Sir Mark Tully was the BBC's correspondent in India for many years. With the Indian intelligence community appearing to bear much of the blame for the attacks in Mumbai, he reflects here on intelligence failings and what to expect next.
The morning after the second day of what some are calling India's 9/11, the Indian Express front page carried the headline: "Our Nightmare, Our Wake-Up Call'.
But will India wake up? If the past is anything to go by the answer has to be "no".
India is like a great ocean liner that pitches and rolls precariously but never capsizes as it sails through tempests in which smaller and less stable craft would turn turtle.
The storms that have rocked India include wars, riots, assassinations and, of course, terrorist attacks.
The Indian liner also tends to right itself rapidly.
I remember after Hindu extremists tore down a historic mosque in Ayodhya, being asked whether the harmony between the two main religious communities would be shattered and India would become like Lebanon or Northern Ireland.
I didn't think it would because, as I explained, tension tends to erupt rapidly in India but to subside with equal rapidity.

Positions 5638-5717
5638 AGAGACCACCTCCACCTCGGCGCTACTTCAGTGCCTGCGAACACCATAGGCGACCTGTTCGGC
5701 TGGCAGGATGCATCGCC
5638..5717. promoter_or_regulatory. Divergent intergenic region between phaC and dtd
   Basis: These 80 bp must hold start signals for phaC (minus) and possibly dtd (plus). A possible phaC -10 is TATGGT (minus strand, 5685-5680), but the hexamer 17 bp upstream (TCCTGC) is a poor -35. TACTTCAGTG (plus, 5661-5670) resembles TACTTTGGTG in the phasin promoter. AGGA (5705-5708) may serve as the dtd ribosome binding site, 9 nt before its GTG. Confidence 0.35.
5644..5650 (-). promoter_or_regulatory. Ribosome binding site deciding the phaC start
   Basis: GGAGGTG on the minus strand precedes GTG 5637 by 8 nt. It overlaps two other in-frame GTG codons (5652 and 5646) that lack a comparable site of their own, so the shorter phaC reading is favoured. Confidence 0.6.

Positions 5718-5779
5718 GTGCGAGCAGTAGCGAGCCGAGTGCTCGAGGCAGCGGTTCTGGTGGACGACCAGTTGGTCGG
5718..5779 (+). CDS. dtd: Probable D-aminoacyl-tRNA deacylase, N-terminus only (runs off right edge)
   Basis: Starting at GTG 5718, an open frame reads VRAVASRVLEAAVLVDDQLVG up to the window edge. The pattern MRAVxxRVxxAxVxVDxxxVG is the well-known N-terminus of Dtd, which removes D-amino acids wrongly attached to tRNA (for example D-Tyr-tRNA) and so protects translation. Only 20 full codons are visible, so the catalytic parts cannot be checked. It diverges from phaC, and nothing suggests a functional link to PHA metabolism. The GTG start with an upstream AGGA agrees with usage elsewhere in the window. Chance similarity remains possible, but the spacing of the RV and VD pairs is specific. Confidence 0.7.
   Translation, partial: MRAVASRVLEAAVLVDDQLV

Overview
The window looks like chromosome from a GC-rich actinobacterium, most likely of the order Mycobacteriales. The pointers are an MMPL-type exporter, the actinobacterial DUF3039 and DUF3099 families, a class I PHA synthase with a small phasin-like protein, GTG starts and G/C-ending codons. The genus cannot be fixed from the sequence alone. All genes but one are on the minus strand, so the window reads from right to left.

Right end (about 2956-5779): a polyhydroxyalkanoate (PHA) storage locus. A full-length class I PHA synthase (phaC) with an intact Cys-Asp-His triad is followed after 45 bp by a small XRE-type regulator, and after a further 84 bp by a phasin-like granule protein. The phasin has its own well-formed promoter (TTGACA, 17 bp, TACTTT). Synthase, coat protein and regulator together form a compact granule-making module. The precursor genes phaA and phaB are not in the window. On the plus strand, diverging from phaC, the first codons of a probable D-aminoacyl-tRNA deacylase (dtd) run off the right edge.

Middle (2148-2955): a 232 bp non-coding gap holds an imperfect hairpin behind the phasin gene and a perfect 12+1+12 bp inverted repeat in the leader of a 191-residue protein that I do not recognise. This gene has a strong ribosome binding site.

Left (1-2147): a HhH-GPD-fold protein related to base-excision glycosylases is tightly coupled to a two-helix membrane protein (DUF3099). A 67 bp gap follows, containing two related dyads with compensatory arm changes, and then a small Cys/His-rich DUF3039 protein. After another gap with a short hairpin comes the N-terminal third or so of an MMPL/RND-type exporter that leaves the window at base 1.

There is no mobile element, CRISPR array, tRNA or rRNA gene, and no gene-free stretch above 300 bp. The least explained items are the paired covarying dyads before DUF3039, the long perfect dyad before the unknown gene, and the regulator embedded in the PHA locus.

The negative side of this is that Indians, once they are back in calm waters, tend to ignore the storm and so don't wake up to the problems which created it.
The attacks in Mumbai have once again shown the weaknesses of the police and the intelligence services.
On the first evening the police were at sixes and sevens. There appeared to be no order and no discipline.
The head of the anti-terrorist squad, who should have been in the control room, went to the front line and was shot.
Television crews were given freedom to show pictures of the police operations which could have provided valuable information to the terrorists.
It's now also clear that there was a serious lack of co-ordination between the intelligence services and the security forces, including the police and the coast guards.
The prime minister has promised there will now be a new federal agency to fight terrorism.
One of the main factors which has undermined the existing agencies has been political interference in their working.
I once heard a retired head of the Central Bureau of Investigation, the federal detective agency, admit that political interference had made it an instrument of oppression in the hands of the government.
Will the new agency be free of political interference? Here again I have my doubts. If I am to be proved wrong the ingrained habits of politicians will have to change.